DeepMind organises its artificial intelligence (AI) researchers into groups such as “strike teams” and “frontiers,” according to a report in The Financial Times (FT) by Madhumita Murgia.
The company, which is on a mission to “solve intelligence,” has hired some of the brightest minds in the world, including academics from Oxbridge and research scientists from firms like Facebook and Microsoft.
Exactly how DeepMind’s researchers work together has been something of a mystery but the FT story sheds new light on the matter.
Researchers at DeepMind are divided into four main groups, including a “neuroscience” group and a “frontiers” group, according to the report. The frontiers group is said to be full of physicists and mathematicians who are tasked with testing some of the most futuristic AI theories.
“We’ve hired 250 of the world’s best scientists, so obviously they’re here to let their creativity run riot, and we try and create an environment that’s perfect for that,” DeepMind CEO Demis Hassabis told the FT.
Interestingly, many of DeepMind’s project managers are former games developers that used to work for Hassabis’ previous company, Elixir Studios, according to the report.
DeepMind’s army of researchers reportedly present their academic progress to Hassabis, Shane Legg (DeepMind’s head of research and one of the three cofounders) and other DeepMind team leaders every two months. The leaders then decide how best to allocate the company’s resources going forward.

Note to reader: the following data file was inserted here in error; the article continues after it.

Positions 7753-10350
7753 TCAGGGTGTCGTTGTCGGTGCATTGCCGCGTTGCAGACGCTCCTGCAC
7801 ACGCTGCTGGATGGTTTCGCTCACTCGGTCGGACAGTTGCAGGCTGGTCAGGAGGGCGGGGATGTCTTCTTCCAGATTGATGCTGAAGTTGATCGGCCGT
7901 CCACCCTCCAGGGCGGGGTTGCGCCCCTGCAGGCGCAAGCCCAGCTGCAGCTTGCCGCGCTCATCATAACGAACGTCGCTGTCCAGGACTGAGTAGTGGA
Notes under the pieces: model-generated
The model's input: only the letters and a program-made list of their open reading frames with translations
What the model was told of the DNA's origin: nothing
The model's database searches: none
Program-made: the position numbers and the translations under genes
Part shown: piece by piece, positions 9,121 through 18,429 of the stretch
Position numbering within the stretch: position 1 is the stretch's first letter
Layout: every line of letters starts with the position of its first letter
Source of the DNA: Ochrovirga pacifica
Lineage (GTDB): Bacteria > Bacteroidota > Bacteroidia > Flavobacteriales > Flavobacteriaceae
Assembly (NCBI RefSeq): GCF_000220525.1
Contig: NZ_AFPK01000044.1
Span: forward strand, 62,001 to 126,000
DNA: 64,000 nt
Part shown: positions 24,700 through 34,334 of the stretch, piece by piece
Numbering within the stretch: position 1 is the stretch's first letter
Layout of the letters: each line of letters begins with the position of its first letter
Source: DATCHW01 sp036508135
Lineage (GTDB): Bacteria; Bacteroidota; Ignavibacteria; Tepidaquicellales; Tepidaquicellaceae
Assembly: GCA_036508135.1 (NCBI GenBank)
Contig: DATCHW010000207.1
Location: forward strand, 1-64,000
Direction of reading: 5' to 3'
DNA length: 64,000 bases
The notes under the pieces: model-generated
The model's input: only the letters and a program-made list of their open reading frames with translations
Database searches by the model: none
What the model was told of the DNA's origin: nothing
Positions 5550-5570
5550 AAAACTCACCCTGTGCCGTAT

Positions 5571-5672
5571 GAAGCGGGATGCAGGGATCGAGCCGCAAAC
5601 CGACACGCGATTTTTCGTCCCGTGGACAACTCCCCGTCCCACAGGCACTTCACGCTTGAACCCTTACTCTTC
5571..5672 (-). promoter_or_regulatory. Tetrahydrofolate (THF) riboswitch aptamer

“It’s sort of a bubbling cauldron of ideas, and exploration, and testing things out, and finding out what seems to be working and why — or why not,” Legg told the FT.
DeepMind, which was acquired by Google in 2014 for £400 million, also has a number of “strike teams” that are set up for a limited time period to work on particular tasks. Hassabis explained that this is what DeepMind did with the AlphaGo team, who developed an algorithm that was able to learn how to play Chinese board game Go and defeat the best human player in the world, Lee Se-dol.
“Once it started showing promise in the first six months, we put a large team of 15 people with specialised skills on it, to push that to the end,” he said. “It allows us to pick exactly the right specialists to make the perfect complementary team without being beholden to traditional reporting lines. So, they’re like on secondment to that project, and then they go back to their original teams.”
DeepMind also has teams of people working on developing algorithms that can be applied to healthcare and energy scenarios. The company, for example, has signed deals with four NHS trusts across the UK and it is in preliminary talks with the National Grid.
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